1. In a large glass bowl mix all ingredients into a wet and sticky dough. I use my dough whisk for this step because the dough will stick to your hands. Let the dough rest for 5 minutes.

  2. Using the dough whisk do a round of stretch and fold. Let the dough rest for 5 minutes. Repeat this stretch and fold process up to 5 more times.

  3. Cover the dough and place it in a warm area of your kitchen. Ferment the dough overnight.

The Next Morning
  1. Uncover the dough and wet your hands. Do a stretch and fold in the bowl to deflate the dough and start the shaping process. Let the dough rest 5 minutes.

  2. Spread a handful of oats out on your work surface. Small rolled grains work well - rolled einkorn is pictured. Turn the dough out onto the oats. Make sure the dough lands seam side up on the oats. Quickly shape the dough into a round so that the oats are covering the dough. Place the dough seam side down and shape it further using your hands and the tension of the surface. Leave the dough seam side down on the work surface for a few minutes.

  3. Prepare your banneton with a light dusting of flour. I use sprouted flour, oat flour, or rice four as it's less sticky than wheat flour. Place the dough ball seam side up in the banneton and cover it lightly. Let the dough double at room temperature.

  4. Preheat you oven to 450° with your Dutch oven inside. 

  5. Cut a square of parchment paper and turn the dough out onto it so the seam side is now down.

  6. Score the dough with a sharp razor blade. The oats can make it a little tricky to score so I use a nice wide cross pattern instead of something more elaborate. 

  7. Remove the hot Dutch oven from your oven and take the lid off. Carefully pick up the dough using the corners of the parchment paper. Lower the dough into the Dutch oven and replace the lid. Place the Dutch oven back into the oven and bake covered for 25 minutes.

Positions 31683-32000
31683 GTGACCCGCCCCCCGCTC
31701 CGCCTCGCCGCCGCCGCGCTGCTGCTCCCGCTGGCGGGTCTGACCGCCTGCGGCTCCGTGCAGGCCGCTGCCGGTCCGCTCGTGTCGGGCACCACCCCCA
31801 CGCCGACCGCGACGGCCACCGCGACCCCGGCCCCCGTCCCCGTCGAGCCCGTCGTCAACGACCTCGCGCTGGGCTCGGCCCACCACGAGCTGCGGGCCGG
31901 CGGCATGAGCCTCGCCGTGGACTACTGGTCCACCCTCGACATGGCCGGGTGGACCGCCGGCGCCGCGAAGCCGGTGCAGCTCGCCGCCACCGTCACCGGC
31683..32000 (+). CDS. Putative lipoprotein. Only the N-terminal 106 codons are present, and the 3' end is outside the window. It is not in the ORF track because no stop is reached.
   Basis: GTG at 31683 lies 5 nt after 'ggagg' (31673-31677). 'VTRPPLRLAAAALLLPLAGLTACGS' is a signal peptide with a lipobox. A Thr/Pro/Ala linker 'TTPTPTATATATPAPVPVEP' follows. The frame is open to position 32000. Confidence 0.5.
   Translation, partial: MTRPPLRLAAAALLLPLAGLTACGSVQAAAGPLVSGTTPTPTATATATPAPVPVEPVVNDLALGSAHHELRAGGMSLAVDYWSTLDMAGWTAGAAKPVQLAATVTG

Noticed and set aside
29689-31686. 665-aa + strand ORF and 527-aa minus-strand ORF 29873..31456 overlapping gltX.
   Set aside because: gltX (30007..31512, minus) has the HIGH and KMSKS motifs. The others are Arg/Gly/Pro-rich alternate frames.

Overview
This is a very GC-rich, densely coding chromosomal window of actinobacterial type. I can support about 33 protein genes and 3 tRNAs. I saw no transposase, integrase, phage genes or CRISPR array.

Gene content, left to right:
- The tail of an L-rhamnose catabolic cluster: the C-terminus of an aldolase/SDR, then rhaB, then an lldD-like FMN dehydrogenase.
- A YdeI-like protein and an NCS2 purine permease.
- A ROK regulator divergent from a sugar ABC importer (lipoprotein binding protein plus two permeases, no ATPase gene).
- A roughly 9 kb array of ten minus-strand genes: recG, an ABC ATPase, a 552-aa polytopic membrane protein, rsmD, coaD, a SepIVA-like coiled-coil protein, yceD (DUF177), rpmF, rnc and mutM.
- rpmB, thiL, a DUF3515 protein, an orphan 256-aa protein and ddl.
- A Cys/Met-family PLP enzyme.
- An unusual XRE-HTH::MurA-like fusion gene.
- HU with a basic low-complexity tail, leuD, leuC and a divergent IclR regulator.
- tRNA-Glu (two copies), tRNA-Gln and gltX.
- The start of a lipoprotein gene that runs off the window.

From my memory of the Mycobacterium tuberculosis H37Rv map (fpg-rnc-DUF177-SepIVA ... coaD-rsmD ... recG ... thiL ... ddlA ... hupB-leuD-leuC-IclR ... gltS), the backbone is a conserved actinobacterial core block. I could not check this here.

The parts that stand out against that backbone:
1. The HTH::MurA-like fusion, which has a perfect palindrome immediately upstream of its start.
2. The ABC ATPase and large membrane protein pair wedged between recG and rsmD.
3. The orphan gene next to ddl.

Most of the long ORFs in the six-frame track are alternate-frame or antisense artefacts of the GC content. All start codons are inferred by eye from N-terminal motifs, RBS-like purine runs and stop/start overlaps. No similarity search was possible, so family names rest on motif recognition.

8. After 25 minutes remove the lid and continue baking for 15 more minutes. This bread should bake for 40 minutes total.

  9. Remove the bread from the Dutch oven and parchment paper. Place the boule on a cooling rack and let it cool completely before slicing.


This sweet and soft Honey Oat Sourdough is hearty and delicious. This real sourdough bread makes great chewy toast or filling French toast! #realfood #fermented #rolledoats #heirloomgrains #honeysweetened #organic #nourishing #wisetraditions #nourishingtraditions





  1. Lisa

    Just made this bread. It is delicious! Thanks for sharing the recipe and info. My first sourdough bread for a few years. Excellent!! I used Rogers Porridge Oats and ancient grains as that’s what I had on hand.

  2. Judi

    Hi, I’m about to try this recipe and was wondering if I could put the dough in the frig overnight after the 12 hours at room temp for a longer ferment/ time management? Sounds wonderful and can’t wait to try! Thanks for all the great recipes.

  3. Silva

    I was wondering if you can help me. I’ve made this bread before and it’s delicious and my favorite actually, however once I knock it down and start to shape it’s impossible to shape. The dough is super hydrated. Is there a problem? Am I doing something wrong? I follow the directions exactly. Is there a step I’m missing?


    • Hi Silva!

      I’m happy to help! It sounds like you may just need a little more flour if you find it hard to work with. Sometimes whole wheat/whole grains will vary a lot in how much they hydrate during the fermentation process. You can just add a little extra during mixing say up to 50g. It won’t change the recipe at all, just make it easier to handle! The texture also has to do with gluten development, if you are using lots of whole grains they may not be developing the gluten structure to hold the bread in shape. I think adding a bit more flour, especially bread flour would do the trick.

      Hope this helps!